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Iceberg

Iceberg
Rose of the Month For November, 2004
by Gary Scales

Gray squirrels busily gathered plump acorns as browning elm leaves swirled across the Marin Art & Garden lawn; our Rose Garden now in the lengthening shadows of an Indian summer afternoon. I had come for inspiration for our last Rose of the Month column of 2004. The difficulty is not to be influenced by favoritism or personal bias, or to pick a rose with unique attributes, but impossible to grow. My choice wasn’t all that difficult. I settled comfortably on Iceberg.

The German hybridizer Kordes has given the rose world numerous world-class roses but none can compare with Iceberg, which he introduced in 1958, almost fifty years ago. As Shakespeare reminds us, “ That which we call a rose by any other name would smell as sweet.” So too it is with Iceberg. The Germans call it Schneewittchen and the French, Fee des Neiges. To make matters even more confusing, in 1901 the French hybridizer Lamberts introduced a white polyantha named Schneewittchen. But don’t worry, just ask for Iceberg. Everyone will know what you mean.

Iceberg received the well deserved, World’s Most favorite Rose” designation in 1983. For a half a century Iceberg has been one of the most popular and widely grown roses. In 1968 a climbing Iceberg was brought to market, which has greatly added to its universal appeal and varied uses. Iceberg is classified as a floribunda but actually is a cross of a Hybrid Musk (Robert Robin) and a Hybrid Tea (Virgo).

Iceberg is a tall bush with clean light greens leaves and covers itself almost constantly with cluster flowers of stark white blooms, and cool weather brings an alluring touch of pale pink. In warmer climates, Iceberg is known to bloom year round. The flowers are long lasting, both in the garden and when cut. All this, plus a good fragrance, extremely healthy and virtually disease resistant. Iceberg also can tolerate shade extremely well. Against my admonitions, Janet planted a half dozen along a shady border. Much to my surprise, and her delight, they have simply thrived there. A touch of mildew from time to time and perhaps a hint of blackspot might be all that holds Iceberg back from a perfect “10” rating.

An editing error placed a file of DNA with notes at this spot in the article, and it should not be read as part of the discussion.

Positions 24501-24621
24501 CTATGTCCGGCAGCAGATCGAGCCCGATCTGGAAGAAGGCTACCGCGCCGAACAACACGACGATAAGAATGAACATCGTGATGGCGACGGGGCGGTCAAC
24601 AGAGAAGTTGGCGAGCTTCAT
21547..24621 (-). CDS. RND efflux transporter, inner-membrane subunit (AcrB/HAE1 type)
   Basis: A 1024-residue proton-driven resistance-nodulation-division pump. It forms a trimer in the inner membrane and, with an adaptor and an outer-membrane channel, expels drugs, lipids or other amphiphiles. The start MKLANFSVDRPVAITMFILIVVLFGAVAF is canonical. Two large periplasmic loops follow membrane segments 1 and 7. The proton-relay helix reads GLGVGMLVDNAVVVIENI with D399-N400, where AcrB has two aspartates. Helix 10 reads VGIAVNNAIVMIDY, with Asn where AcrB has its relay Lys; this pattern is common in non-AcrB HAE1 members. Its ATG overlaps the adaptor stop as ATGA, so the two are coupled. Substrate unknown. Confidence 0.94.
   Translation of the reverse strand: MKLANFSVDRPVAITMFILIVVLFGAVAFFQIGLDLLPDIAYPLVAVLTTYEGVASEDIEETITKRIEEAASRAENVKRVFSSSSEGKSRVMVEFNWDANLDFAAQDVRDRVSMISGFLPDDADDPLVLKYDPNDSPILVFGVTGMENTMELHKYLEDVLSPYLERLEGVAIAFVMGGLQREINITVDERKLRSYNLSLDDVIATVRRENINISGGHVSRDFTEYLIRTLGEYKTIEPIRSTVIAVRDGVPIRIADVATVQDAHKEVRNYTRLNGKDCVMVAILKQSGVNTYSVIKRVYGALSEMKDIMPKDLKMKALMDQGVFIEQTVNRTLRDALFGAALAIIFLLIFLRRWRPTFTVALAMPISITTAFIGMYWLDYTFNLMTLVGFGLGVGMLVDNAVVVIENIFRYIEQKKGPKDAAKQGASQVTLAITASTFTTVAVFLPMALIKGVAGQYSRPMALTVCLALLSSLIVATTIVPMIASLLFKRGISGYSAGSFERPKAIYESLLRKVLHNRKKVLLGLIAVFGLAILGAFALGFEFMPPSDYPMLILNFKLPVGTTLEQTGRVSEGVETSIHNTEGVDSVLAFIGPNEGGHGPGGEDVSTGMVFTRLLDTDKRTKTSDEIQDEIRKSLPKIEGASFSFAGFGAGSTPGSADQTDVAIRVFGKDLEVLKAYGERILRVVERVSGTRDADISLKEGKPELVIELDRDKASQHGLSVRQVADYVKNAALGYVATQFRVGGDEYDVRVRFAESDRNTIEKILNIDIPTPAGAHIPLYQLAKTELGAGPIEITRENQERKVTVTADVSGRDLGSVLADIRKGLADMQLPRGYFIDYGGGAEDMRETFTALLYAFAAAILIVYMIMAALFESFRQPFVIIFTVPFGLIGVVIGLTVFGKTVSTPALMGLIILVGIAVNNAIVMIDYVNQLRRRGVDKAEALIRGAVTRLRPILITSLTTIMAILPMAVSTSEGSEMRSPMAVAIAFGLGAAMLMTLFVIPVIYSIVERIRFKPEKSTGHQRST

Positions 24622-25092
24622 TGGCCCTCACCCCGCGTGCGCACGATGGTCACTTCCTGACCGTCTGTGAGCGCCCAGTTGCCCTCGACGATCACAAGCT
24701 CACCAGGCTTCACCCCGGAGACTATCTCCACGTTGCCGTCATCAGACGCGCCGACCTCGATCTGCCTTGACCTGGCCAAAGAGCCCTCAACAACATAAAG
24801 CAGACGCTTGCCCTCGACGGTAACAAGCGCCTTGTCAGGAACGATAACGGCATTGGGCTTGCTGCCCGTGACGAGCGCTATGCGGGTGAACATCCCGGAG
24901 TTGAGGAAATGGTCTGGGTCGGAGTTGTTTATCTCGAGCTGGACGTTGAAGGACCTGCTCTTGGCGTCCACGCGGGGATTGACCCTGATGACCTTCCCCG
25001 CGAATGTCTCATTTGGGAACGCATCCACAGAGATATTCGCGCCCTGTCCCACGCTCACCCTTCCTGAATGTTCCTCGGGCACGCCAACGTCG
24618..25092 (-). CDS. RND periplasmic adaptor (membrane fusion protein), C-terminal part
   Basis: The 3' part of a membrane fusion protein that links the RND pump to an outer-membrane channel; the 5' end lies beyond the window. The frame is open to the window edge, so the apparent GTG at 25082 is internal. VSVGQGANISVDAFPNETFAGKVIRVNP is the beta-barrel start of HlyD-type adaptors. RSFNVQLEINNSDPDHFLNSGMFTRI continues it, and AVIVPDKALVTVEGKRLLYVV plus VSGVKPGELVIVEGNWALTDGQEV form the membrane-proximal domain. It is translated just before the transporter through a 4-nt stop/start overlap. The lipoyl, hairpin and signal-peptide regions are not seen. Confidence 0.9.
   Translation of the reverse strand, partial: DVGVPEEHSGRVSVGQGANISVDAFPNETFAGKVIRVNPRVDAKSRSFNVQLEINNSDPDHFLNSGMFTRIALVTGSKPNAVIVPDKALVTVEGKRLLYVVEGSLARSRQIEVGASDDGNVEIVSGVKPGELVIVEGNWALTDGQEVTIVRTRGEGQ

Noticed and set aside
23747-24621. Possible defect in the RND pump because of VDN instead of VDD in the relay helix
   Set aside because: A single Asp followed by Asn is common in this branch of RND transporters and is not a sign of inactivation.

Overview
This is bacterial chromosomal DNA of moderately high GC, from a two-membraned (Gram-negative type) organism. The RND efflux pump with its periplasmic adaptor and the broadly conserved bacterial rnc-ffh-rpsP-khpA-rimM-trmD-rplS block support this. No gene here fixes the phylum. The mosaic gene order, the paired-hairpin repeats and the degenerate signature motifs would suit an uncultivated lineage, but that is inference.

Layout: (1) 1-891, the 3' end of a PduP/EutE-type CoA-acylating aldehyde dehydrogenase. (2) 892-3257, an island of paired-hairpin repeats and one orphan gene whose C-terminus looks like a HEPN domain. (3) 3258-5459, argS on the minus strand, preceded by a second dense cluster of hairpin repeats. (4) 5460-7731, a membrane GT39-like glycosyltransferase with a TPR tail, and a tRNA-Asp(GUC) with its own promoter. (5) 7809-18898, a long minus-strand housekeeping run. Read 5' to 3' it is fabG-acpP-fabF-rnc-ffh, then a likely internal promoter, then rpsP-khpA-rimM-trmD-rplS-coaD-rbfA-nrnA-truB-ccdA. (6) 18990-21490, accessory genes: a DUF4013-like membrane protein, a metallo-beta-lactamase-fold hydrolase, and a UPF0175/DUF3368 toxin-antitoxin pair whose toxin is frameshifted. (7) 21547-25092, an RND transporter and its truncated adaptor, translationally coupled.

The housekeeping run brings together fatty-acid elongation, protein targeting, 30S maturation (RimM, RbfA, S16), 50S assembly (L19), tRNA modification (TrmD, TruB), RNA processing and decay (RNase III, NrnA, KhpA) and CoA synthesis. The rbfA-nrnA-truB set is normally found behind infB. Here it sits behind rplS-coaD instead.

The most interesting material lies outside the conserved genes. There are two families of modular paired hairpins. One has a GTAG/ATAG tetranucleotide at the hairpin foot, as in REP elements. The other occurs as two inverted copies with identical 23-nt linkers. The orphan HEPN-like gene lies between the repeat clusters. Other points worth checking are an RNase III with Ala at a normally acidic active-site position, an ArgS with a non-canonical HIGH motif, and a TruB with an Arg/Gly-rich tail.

In our garden we use climbing Iceberg on arbors, trellis, and gates. Its serves as a six-foot high border along a shady walkway, and stands proudly and productively as a bush. I stopped to count. My goodness, we have eighteen Icebergs and love them all.

Iceberg: A rose for all reasons, a rose for all Seasons.


Photo by Nanette Londeree

Previous Roses of the Month:

October, 2004
Touch of Class, Tournament of Roses, and Taboo

September, 2004
All That Jazz

August, 2004
Peace

July, 2004
Betty Prior

June, 2004
Gertrude Jekyll

May, 2004
Sally Holmes

April, 2004
Double Delight

March, 2004
Gartendirecktor Otto Linne

February, 2004
Little Artist

January, 2004
Complicata

November, 2003
Penelope

October, 2003
Westerland

September, 2003
Elina


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